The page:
According to Mark Gonzales of the Chicago Tribune, the Cubs and Samardzija are far apart on arbitration numbers for 2014. After submitting a request for $6.2 million, it's possible that Samardzija wins his case and sets up a path to a big arbitration number in 2015 before free agency in 2016. Yet, for the next two years, it's not hard to imagine Samardzija outperforming the non-Tanaka free agents still on the market.
If the Cubs can land the Japanese pitcher to build around, swapping Samardzija for prospects can be the missing piece in turning the franchise around for the long term.
The Washington Nationals are a legitimate World Series contender in 2014, have the ability to carry a significant payroll and should be loading up on talent, not subtracting.
However, no team, regardless of October dreams, should pay relief pitchers more than they are worth.
In Drew Storen, the Nationals have a pitcher, due to the arbitration system, slated to make $3.45 million in 2014 during his inaugural arbitration-eligible season. It doesn't take a mathematician to realize that his salary will skyrocket before free agency arrives in 2017.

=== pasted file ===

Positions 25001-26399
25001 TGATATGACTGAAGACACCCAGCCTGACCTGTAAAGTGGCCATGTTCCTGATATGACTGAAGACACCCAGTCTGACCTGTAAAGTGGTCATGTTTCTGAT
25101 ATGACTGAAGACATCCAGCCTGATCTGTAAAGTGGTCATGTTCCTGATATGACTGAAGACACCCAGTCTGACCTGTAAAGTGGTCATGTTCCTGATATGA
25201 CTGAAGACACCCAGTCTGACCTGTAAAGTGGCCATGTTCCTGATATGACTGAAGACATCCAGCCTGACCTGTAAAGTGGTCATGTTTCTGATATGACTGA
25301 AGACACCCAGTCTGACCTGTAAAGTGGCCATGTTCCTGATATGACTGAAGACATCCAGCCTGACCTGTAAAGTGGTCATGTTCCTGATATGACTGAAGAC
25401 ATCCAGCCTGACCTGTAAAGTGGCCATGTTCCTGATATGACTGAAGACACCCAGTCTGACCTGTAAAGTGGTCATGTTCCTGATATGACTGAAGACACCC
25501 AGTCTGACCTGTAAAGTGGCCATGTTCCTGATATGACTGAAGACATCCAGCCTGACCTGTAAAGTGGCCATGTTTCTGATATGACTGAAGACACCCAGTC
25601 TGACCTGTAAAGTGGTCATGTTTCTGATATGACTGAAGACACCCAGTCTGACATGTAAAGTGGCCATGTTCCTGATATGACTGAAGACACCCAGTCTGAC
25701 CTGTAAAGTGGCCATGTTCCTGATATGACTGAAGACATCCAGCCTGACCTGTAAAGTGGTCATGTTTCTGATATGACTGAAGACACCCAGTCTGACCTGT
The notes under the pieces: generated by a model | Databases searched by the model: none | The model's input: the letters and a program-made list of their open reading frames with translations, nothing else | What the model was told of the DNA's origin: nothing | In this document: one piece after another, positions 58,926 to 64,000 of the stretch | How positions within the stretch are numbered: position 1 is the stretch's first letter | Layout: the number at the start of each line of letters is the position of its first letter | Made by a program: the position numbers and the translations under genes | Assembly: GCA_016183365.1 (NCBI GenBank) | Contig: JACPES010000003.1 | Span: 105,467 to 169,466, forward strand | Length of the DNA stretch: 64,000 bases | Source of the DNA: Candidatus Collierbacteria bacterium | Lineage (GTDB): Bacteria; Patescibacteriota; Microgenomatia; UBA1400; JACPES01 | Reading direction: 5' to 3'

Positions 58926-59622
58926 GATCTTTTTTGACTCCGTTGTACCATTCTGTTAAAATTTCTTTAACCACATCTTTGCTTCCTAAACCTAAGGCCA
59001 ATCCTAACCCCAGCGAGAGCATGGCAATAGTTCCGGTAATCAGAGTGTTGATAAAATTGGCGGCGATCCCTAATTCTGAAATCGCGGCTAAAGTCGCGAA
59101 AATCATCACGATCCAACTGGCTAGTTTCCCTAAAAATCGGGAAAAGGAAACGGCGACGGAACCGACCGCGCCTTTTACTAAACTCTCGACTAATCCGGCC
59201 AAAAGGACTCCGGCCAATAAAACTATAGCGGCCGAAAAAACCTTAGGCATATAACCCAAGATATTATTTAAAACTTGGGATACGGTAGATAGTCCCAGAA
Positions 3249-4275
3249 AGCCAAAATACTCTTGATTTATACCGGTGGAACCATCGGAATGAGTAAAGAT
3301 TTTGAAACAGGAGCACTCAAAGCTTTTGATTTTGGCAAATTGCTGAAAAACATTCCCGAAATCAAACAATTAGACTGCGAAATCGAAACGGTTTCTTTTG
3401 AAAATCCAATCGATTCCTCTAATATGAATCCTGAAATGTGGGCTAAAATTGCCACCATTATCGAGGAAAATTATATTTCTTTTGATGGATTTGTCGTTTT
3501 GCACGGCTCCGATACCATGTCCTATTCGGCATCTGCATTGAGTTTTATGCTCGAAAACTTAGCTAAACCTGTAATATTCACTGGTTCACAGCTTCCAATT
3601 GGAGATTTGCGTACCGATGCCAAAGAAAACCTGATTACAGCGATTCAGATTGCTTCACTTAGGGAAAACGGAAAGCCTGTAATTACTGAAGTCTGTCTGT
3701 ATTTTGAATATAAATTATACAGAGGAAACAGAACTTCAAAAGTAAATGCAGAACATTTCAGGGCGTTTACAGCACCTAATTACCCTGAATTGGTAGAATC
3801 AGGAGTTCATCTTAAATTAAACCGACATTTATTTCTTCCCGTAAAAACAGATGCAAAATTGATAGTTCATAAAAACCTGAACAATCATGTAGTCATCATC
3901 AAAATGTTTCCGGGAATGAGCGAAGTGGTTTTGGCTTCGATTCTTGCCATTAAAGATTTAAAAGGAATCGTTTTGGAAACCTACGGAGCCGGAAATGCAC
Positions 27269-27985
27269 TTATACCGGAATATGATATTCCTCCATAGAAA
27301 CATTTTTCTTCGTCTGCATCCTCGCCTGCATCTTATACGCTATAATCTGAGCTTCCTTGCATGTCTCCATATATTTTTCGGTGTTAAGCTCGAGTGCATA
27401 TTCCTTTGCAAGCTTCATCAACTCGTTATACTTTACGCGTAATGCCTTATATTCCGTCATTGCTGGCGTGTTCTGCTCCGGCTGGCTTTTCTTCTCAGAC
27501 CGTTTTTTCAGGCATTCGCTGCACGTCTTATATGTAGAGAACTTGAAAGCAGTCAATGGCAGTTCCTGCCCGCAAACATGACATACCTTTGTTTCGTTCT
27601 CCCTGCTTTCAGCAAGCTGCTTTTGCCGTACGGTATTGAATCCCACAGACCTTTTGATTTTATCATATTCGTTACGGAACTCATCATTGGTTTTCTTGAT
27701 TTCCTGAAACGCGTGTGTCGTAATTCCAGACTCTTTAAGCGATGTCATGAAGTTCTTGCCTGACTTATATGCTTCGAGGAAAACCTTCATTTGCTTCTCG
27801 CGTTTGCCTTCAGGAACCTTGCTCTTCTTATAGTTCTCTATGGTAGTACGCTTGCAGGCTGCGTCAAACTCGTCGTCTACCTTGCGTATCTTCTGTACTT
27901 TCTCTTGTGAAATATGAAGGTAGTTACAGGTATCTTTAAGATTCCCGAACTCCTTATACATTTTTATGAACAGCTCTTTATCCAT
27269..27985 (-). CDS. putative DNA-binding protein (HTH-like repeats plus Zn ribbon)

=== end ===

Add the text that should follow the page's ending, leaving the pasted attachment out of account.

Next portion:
Of course, if Storen was the same pitcher he profiled as from 2010-12 (2.96 ERA, 3.00 SO/BB, 133 ERA+), the Nationals would probably be comfortable with him, along with Rafael Soriano and Tyler Clippard, as dominant, late-game options.
In 2013, Storen wasn't that pitcher. After posting a 4.52 ERA in 61.2 IP, the 26-year-old enters 2014 with questions surrounding his ability to help Washington win a pennant. According to Ken Rosenthal of Fox Sports, the team is considering moving Storen in order to free up money for a run at free-agent reliever Grant Balfour.
If the Nationals can convince a team that Storen is poised for his past success, it could be a coup, allowing them to sign the superior Balfour, leave Clippard in a setup role and, as Rosenthal explains, relegate Rafael Soriano away from pitching in enough games to trigger a $14 million vesting option for 2015.
By trading Storen, the Nationals can save money now, potentially field a better bullpen for 2014 with Balfour and stay away from a messy divorce with Soriano in 2015.
Your turn to play GM: Which arbitration-eligible players should be traded?